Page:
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Old 11-21-2017, 09:46 AM   #21
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One thing to consider more for the future does Uber serve the location? If so when you need it there will be transport as needed. Add to this the move to delivery from grocery stores (even where I live in the country there is a local delivery service that will deliver things, and Walmart has the pick up service) Uber is talking delivery although depending on how far in the boonies you are it may be a while till it extends to where you are. (They are 1 county away right now where I live)
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Old 11-21-2017, 10:02 AM   #22
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You can always go ahead and build you next dream home on the acreage, enjoy it for the next 10 to 15 years and then sell and move into town. Unless you believe you will need to be closer to town within 5 years I don't know why you wouldn't realize your dream for the 10+ years you can and then adjust as health and age demand
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Old 11-21-2017, 10:11 AM   #23
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We plan to retire to our country home next year . We are 20 minutes from three grown up areas . Now consider in the country 20 minutes are driven faster then in the city . We now live in a subdivision of Houston and it can take 20 minutes to get to Walmart because of traffic. The country requires different yard work , cutting trees using the tractor to mow , working on the driveway...mine is gravel.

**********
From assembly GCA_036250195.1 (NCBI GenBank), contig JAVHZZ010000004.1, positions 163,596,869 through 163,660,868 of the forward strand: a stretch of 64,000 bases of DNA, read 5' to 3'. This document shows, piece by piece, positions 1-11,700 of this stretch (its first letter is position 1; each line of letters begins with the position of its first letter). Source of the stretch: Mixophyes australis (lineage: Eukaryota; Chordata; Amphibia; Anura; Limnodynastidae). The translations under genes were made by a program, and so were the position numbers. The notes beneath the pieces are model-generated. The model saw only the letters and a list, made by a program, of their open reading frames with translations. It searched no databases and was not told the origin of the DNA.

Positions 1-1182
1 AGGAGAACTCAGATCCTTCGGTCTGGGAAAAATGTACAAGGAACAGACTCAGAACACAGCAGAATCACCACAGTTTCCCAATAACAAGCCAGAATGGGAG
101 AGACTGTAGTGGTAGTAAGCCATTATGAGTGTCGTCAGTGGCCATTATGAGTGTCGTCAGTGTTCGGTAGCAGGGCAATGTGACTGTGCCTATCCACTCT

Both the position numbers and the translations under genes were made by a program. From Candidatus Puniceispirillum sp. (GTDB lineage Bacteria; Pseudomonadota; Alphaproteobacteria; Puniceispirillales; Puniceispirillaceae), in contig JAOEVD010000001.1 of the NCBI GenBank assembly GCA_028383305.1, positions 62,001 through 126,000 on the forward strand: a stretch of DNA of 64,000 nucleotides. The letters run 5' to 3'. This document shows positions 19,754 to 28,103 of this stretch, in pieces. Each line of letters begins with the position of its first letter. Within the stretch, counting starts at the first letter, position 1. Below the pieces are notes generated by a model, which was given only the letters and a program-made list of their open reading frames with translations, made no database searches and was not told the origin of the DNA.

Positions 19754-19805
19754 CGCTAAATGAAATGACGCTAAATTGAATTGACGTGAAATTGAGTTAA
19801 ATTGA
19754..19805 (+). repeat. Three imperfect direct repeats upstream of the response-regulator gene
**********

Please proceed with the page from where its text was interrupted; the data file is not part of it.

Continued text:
But one thing gets better , your hearing . I hear a train at our country home sometimes and it is a good 5 miles away.
Medical care for the rural areas and technology is getting better so it should be OK .
A friend of ours an EMT told us to be safe it is good to have a defrib. even in the burbs. More efficient then CPR
I say enjoy it !
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Old 11-21-2017, 10:14 AM   #24
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We're 20 minutes from anything - but that's because of traffic, not distance. Oftentimes walking is faster.

We're urban residents, although that matters more to DW than me. The one downside I see to the "more elbow-room" population is low density often leads to a less developed infrastructure. This affects things like availability of cable, internet, health care providers, supermarkets.
That's a great point and one I mentioned to wife after taking 30 minutes one day to go 8 miles here..

I think the bigger issue is just the riskiness of driving long distances in the country when elderly. I'd feel safer driving 20 minutes where we are now and going 5-8 miles than going 30 miles in 30 minutes out in the sticks, on country roads with deer, bad road conditions in winter, crazy people whaling down the roads in their pickups because they don't expect to see anyone else etc..

The other trade-off we found is it may not be as quiet and peaceful as we expected..we were out there a few weeks ago and heard a lot of gunshots. There's also a surprising amount of small plane traffic - basically just driving around in circles up in the sky. Talked to a family member who lives nearby and he says gunshots are pretty common. They don't bother him but he says they happen often. He described it as "country quiet" vs "city quiet" which I take to mean all of the above including the random snowmobile or ATV tooling down the (supposedly motor vehicle prohibited trail behind us) also.